Disqualified from driving for 76 years, and caught behind the wheel

A truck driver under the influence of meth, a motorcyclist who sped past police at 73km/h over the speed limit and a man caught behind the wheel despite being disqualified from driving for 76 years were just three people charged in a single day on NSW roads.

The trio were among 17,000 infringements issued across the state since NSW Police’s Operation Safe Arrival began on December 15.

The operation targets potentially fatal infringements, including speeding, drink- and drug-driving, phone use, and not wearing seatbelts.

Double demerits come into effect on Friday as part of the annual attempt to reduce dangerous behaviour on roads at Christmas.

Since the operation began, police have carried out more than 30,000 breath tests a day and have issued around 17,000 infringements. Over the same period, there have been nearly 600 major crashes on NSW roads and five fatalities.

Assistant Commissioner of the Traffic and Highway Patrol Command Michael Corby warned against driving while disqualified and urged all drivers to pay attention to road conditions and allow plenty of travel time.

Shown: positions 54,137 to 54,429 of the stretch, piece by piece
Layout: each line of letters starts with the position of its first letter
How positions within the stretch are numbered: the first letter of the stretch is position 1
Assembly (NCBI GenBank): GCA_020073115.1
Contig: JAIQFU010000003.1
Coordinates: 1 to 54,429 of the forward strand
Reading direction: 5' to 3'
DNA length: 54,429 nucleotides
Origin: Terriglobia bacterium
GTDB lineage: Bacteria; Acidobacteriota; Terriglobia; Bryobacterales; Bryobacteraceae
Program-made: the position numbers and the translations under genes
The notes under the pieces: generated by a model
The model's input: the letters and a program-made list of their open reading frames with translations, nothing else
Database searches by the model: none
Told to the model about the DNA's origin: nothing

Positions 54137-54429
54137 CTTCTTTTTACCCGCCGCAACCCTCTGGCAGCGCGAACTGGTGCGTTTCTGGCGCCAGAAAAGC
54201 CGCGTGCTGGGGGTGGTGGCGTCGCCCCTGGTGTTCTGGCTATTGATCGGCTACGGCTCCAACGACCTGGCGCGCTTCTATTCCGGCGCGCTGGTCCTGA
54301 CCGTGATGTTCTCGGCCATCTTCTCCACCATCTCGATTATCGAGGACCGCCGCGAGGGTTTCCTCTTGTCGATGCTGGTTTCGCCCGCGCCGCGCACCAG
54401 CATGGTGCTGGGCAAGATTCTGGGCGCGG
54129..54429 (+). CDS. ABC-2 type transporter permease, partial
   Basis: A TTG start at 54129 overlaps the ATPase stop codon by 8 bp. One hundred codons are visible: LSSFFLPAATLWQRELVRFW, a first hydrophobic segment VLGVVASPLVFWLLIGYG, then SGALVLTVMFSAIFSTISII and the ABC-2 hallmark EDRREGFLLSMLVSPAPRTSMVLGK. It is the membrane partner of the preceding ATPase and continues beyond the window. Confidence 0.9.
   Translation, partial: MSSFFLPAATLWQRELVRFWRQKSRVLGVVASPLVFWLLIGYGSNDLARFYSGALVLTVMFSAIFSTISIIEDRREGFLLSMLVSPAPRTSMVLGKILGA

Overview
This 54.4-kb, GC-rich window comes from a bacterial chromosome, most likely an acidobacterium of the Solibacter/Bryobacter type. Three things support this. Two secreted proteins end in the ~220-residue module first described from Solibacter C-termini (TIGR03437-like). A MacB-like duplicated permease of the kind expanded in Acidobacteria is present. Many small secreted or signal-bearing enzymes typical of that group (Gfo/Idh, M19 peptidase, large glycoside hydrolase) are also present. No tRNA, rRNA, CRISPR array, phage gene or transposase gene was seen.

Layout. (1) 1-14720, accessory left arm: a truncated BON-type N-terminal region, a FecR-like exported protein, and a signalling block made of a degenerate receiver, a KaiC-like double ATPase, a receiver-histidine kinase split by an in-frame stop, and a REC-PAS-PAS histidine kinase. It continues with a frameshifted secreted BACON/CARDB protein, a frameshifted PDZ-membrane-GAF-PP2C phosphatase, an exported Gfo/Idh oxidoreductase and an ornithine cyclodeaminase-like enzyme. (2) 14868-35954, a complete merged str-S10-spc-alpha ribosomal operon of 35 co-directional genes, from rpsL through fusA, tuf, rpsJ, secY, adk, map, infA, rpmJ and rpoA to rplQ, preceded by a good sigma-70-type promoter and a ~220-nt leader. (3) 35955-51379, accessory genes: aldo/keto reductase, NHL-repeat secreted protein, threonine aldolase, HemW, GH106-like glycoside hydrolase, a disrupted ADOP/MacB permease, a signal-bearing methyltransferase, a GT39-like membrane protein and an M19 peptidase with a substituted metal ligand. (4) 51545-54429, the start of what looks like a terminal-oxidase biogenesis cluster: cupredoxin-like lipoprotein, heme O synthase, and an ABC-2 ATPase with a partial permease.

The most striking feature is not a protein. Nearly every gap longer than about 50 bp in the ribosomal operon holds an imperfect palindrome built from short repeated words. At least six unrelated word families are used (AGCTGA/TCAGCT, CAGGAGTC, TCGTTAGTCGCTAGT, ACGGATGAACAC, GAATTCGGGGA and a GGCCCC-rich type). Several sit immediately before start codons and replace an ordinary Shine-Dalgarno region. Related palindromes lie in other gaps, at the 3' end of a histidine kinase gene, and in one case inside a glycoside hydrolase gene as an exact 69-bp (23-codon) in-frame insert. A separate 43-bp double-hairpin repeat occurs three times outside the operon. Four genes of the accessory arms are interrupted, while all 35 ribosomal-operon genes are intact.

“We have seen some poor decisions made by a handful of motorists across the state,” Mr Corby said.

On Wednesday morning, a 26-year-old motorcyclist was caught travelling at 163km/h in a 90km/h zone in Auburn.

Later the same morning, the driver of a 55-tonne road train was stopped near Tweed Heads and found to be under the influence of methamphetamine, driving with a suspended license, and guilty of multiple work diary breaches.

Then around midday, Newcastle police officers pursuing a stolen vehicle were able to arrest the driver after he arrived at a dead end. It was discovered that the man had been involved in previous police pursuits and had been disqualified from driving for 76 years.

The offence of police pursuit is also known as Skye’s Law, named after a toddler who died on New Year’s Eve in 2009 when her parents’ car was hit by a driver fleeing police.

Double demerits will remain in force until midnight on New Year’s Day.